Since the NBA was founded in June 6, 1946, the two have met 10 times in the NBA Finals. For the first eight encounters—would you believe—the Celtics prevailed against the Lakers.
In 1959, when the teams first met and the Lakers were then called the “Minneapolis Lakers,” the Celtics clobbered their nemesis, 4-0. This domination continued for decades—including the 1984 victory at Boston Garden, 4-3, when Larry Bird bested Magic Johnson and emerged as the series MVP. That’s 8-0 for Boston.
Then, in 1985, the Lakers—named after the state’s nickname, “Land of 10,000 Lakes”—finally escaped from embarrassment and, with Kareem Abdul-Jabbar as Finals MVP, captured the title, 4-2.
Next, two years after, in 1987, it was the last time the Green-and-White Team met the Purple-and-Gold Squad in the NBA Finals. The result? In favor of the La-La-Land, 4-2.
So, here we are, two decades and a year from that last memory….
Can you believe this? At the season’s start, did you picture this happening? Can you imagine how huge this is for the NBA? For basketball? For the “young ones” who haven’t seen such a contest in 21 years and, to those who saw plenty of the past, to the “once young?”
Flashbacks of Bill Russell, Jerry West, Wilt Chamberlain and Bob Cousy will rush to mind. Thoughts of Kurt Rambis diving to the parquet floor, James Worthy wearing those plastic goggles and Danny Ainge taunting Michael Cooper will envelop our memories.
The NBA Commissioner David Stern, when asked two weeks ago about the prospect a Lakers-Celtics final, replied, “Never think of it.”
Yeah, right, Mr. Stern. To think that he smiled when he answered that question. That’s because David Stern doesn’t ‘think’ about it, he ‘dreams’ about it.
I saw the last three minutes of each game the past two days. With the Lakers vs. the Spurs, I caught glimpses at the Cebu Country Club with Macky Michael and Angchung Chiu just minutes before we awarded the winners of the 13th Gullas Tennis Cup. Yesterday at the Bar Mixto of the Casino Español, I joined Glenn Loop, Ralph Zuluaga, Vic Torres and Jeffrey Dico as the Celtics won at The Palace.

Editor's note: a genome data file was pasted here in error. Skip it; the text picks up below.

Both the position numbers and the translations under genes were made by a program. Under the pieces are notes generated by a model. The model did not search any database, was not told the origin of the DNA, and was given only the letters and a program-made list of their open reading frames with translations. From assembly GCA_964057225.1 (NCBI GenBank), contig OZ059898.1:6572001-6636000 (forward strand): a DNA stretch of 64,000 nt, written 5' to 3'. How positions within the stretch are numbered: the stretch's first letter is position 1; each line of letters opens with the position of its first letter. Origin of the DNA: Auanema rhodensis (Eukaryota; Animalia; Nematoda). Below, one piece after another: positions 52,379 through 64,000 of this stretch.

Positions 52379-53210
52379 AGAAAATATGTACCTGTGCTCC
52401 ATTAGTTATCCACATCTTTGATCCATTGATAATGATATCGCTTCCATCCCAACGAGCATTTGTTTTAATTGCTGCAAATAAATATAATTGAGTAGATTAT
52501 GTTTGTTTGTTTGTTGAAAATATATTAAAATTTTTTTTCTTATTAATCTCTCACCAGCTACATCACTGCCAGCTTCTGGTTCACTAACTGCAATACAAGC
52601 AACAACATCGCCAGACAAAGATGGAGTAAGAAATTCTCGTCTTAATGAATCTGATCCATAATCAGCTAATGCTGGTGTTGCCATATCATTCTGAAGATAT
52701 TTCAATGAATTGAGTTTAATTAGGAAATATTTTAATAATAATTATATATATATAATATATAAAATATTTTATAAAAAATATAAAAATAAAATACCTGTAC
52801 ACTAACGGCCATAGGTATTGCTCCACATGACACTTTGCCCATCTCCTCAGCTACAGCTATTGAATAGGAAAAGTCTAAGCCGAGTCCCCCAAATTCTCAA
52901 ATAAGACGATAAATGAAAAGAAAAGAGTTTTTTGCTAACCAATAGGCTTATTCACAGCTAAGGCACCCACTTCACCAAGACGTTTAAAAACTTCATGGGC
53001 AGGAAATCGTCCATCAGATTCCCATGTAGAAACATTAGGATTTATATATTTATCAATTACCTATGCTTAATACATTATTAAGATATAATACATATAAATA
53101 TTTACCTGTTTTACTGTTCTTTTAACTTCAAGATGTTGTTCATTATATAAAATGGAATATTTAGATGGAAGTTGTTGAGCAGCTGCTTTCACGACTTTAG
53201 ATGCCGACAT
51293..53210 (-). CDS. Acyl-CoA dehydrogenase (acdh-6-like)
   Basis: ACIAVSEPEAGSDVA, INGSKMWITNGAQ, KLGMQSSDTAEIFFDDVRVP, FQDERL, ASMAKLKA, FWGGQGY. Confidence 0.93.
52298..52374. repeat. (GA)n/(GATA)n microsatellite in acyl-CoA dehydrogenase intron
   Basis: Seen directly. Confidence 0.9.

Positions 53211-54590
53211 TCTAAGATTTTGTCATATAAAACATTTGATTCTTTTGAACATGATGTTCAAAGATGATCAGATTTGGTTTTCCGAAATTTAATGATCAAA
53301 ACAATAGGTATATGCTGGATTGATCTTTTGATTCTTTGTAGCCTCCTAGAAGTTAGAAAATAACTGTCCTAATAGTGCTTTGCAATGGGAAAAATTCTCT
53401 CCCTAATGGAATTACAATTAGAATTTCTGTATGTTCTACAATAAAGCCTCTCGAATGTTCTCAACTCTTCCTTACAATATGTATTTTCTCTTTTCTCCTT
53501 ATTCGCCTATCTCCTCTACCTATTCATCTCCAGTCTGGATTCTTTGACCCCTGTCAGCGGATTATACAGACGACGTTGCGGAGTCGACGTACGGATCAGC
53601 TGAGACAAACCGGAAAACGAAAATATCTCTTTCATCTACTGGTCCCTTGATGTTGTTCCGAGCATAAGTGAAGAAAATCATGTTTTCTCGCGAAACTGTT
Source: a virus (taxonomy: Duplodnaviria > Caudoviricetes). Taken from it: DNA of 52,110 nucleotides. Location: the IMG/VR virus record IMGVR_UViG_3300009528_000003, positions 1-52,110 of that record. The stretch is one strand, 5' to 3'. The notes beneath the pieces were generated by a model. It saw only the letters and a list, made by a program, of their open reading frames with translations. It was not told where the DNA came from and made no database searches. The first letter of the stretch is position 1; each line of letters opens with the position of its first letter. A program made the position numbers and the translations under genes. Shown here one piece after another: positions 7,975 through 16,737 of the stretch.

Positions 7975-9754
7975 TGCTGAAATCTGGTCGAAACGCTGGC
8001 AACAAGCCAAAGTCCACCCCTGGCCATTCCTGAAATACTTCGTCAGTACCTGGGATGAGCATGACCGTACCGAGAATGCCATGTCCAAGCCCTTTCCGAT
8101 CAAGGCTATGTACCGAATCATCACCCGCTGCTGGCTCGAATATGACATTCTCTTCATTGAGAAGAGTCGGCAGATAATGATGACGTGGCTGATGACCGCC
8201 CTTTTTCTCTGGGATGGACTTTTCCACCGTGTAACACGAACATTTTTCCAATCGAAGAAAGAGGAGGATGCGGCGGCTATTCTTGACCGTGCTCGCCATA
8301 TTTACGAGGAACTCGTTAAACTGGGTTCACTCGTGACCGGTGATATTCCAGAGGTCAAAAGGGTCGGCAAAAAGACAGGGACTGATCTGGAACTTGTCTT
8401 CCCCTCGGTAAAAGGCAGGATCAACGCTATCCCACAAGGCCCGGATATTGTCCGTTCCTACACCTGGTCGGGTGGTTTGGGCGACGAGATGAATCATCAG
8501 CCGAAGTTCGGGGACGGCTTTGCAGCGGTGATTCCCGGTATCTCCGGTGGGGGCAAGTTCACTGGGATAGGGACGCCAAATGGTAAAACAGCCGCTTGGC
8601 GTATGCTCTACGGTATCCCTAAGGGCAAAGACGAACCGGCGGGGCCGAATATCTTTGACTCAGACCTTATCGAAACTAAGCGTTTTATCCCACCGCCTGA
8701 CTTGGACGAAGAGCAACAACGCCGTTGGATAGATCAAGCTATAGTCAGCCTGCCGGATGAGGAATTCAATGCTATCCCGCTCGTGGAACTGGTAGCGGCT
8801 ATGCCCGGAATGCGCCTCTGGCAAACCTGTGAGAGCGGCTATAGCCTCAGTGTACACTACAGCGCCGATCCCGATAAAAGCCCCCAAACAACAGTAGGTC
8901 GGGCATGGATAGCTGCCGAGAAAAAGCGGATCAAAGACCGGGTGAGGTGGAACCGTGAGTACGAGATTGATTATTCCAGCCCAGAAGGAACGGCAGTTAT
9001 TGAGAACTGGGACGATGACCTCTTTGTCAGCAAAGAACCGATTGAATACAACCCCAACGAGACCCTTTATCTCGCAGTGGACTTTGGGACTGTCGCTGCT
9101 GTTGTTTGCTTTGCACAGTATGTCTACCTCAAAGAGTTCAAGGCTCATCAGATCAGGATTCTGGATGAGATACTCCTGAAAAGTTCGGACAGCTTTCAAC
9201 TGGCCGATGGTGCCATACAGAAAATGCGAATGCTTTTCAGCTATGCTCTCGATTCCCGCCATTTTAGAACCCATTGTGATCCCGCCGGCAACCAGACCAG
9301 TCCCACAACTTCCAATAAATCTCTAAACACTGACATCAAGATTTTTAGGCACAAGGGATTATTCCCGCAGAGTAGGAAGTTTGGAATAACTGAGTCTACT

The question is: Who are you rooting for?
“Anybody but Kobe,” answered Glenn loop. “I’m for the Celtics because I don’t like Kobe. I think he should be humbled.” We laughed. The Most Valuable Player, the man whose intensity and will to win is taller than the 10-foot-tall ring, Kobe is still disliked by plenty.
My brother Charlie, whose physique matches a smaller Kobe and one who can mimic many of Kobe’s moves, is the same: He dislikes No. 24.
But while plenty find Kobe too much of a trying-hard-to-be-like-MJ player, there’s no denying that he’s playing his best ever basketball. Me? Like millions of others, I applaud Kobe. Remember nearly five years ago? When he sat in a courtroom in Colorado, accused of forcing himself on 19-year-old Katelyn Faber? We all thought that moment was the end of Mr. Kobe Bean Bryant.
Now we know how he escaped from that ordeal and persevered. To me, that sorry episode humbled Kobe. Because while none of that cockiness and self-confidence is gone today—if you don’t have those deep-inside, say the champions, then you can’t be No.1—I believe Kobe’s learned from his mistakes.
And so this series will be extra special. If his Lakers win, I’m sure this will be sweeter than his three previous NBA titles. Why? Because this time, no one can say he won it because of Shaq.
As to the TV coverage of the NBA playoffs? I made a mistake. Last Thursday, I wrote saying that, other than Destiny Cable who shows BTV, we can’t watch the games in Cebu. I was wrong. There’s RPN among the local networks and, with SkyCable, there’s channel 44. Thank God I’m mistaken. For who’d want to miss the 11th Round of this fight between two of history’s greatest rivalries?
Not the young ones. Not the once young.